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Suppose I have an array of objects of type class InvoiceItem defined below:

 private class InvoiceItem
        public DateTime InvoiceDate { get; set; }
        public int InvoiceID { get; set; }
        public byte ItemType { get; set; }
        public short Quantity { get; set; }
        public string ProductName { get; set; }
        public decimal Price { get; set; }
        public decimal Amount{ get; set; }

        public InvoiceItem(DateTime InvoiceDate,int InvoiceID, short Quantity, string ProductName, decimal Price,decimal Amount, byte ItemType)
            this.InvoiceDate = InvoiceDate;
            this.InvoiceID = InvoiceID;
            this.Quantity = Quantity;
            this.ProductName = ProductName;
            this.Price = Price;
            this.Amount = Amount;
            this.ItemType = ItemType;

and I try to cache my items in an array named invoiceItemsCache

private InvoiceItem[] invoiceItemsCache;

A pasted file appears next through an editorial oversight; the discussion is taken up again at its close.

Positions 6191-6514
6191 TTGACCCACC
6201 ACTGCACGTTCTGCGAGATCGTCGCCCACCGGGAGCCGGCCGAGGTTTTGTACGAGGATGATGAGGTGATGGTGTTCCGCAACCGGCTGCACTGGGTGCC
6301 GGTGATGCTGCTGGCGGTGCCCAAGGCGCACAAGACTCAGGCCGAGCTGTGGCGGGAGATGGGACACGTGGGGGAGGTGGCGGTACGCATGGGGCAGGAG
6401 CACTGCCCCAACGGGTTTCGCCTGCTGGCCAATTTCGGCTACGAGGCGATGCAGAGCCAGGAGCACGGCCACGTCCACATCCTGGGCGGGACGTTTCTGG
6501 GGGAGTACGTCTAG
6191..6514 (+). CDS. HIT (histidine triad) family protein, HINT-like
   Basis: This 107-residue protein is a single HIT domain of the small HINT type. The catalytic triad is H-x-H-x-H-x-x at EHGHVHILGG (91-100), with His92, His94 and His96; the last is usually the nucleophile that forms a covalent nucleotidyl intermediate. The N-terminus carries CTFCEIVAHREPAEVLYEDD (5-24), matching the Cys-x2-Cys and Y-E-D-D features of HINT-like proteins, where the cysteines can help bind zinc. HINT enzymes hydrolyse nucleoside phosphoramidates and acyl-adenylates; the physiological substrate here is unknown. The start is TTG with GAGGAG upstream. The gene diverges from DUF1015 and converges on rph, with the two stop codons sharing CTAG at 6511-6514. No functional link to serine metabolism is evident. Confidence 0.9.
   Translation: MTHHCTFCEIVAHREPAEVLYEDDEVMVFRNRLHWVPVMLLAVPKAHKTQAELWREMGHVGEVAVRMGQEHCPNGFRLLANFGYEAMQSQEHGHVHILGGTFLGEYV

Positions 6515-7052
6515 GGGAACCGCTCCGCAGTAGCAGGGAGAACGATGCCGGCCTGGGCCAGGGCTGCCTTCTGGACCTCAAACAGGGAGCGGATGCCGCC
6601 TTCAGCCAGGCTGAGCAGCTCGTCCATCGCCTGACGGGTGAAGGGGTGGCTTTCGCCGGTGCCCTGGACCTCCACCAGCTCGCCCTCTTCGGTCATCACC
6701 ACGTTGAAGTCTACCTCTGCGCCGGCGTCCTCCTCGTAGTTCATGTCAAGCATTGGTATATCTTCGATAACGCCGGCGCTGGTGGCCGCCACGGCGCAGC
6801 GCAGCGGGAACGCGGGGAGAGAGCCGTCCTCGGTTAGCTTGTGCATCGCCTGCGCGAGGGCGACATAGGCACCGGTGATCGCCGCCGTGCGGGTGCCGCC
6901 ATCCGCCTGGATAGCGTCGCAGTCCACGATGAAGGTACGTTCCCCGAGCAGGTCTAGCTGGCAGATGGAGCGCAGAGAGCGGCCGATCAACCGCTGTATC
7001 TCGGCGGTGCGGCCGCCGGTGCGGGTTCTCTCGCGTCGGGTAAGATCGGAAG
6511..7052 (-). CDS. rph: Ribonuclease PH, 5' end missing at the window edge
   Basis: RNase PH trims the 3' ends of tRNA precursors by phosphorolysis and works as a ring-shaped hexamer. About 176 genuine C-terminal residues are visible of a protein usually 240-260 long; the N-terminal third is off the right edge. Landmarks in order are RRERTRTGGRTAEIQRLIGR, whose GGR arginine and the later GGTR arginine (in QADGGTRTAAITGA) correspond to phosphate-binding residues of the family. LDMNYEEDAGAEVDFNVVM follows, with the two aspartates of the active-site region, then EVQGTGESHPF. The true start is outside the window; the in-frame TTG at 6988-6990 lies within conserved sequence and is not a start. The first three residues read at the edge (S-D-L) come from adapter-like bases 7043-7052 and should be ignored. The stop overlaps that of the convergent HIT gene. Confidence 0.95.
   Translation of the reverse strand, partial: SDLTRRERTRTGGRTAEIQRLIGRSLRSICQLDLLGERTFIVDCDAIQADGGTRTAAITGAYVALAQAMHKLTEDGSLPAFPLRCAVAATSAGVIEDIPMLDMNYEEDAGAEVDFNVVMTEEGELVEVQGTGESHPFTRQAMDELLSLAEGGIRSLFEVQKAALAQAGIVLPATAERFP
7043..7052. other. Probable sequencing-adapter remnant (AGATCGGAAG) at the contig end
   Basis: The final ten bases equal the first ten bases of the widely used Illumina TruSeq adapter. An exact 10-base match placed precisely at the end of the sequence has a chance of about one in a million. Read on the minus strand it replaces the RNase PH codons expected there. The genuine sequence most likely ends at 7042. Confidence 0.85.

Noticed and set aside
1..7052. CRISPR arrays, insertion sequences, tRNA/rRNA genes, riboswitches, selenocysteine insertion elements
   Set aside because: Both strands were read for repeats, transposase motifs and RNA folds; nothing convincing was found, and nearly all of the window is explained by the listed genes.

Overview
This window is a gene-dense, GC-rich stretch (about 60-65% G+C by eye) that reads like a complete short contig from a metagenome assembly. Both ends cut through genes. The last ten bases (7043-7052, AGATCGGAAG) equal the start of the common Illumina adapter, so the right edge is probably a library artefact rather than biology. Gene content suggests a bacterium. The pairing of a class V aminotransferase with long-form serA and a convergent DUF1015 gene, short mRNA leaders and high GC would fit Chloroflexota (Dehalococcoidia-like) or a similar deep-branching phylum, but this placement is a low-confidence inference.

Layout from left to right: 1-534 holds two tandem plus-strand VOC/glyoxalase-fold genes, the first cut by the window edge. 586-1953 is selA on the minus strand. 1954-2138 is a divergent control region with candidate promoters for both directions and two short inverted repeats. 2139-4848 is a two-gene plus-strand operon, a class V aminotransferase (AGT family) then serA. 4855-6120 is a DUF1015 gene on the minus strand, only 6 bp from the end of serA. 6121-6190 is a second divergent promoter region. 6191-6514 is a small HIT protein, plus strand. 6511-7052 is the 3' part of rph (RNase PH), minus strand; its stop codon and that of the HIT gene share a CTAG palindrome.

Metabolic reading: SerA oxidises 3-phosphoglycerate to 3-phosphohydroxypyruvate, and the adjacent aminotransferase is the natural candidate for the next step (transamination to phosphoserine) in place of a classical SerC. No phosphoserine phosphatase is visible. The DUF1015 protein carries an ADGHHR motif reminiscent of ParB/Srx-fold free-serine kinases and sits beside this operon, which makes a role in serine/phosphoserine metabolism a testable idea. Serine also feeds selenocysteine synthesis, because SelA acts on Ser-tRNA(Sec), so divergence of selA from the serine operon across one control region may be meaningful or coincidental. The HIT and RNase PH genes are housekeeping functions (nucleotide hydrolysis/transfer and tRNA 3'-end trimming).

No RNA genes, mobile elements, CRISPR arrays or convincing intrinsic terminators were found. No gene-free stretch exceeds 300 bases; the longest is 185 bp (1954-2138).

every time I want to refresh my cache I reinitialize my array:

invoiceItemsCache = new InvoiceItem[count];

Do I need to do Something to release the memory used by previous cache, or is it done automatically ? I will appreciate if anybody gives some additional information about the way arrays are stored and released in C# so to remove any doubt and confusion I encounter.

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2 Answers 2

up vote 3 down vote accepted

The GC in C# is going through the objects and checks for references. if an object has no reference to it, then the GC release it.

in your case, if you do

invoiceItemsCache = new InvoiceItem[count];

then the old values has no reference to them (unless you have different reference to them that you did not mention and then you should dispose them first) and will be freed

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Maybe he should 'dispose of some references' but certainly not Dispose() them. Tricky choice of words. –  Henk Holterman Aug 1 '13 at 12:04

It is done automatically by the underlying garbage collector.

Arrays are stored and released like any other object in C#.

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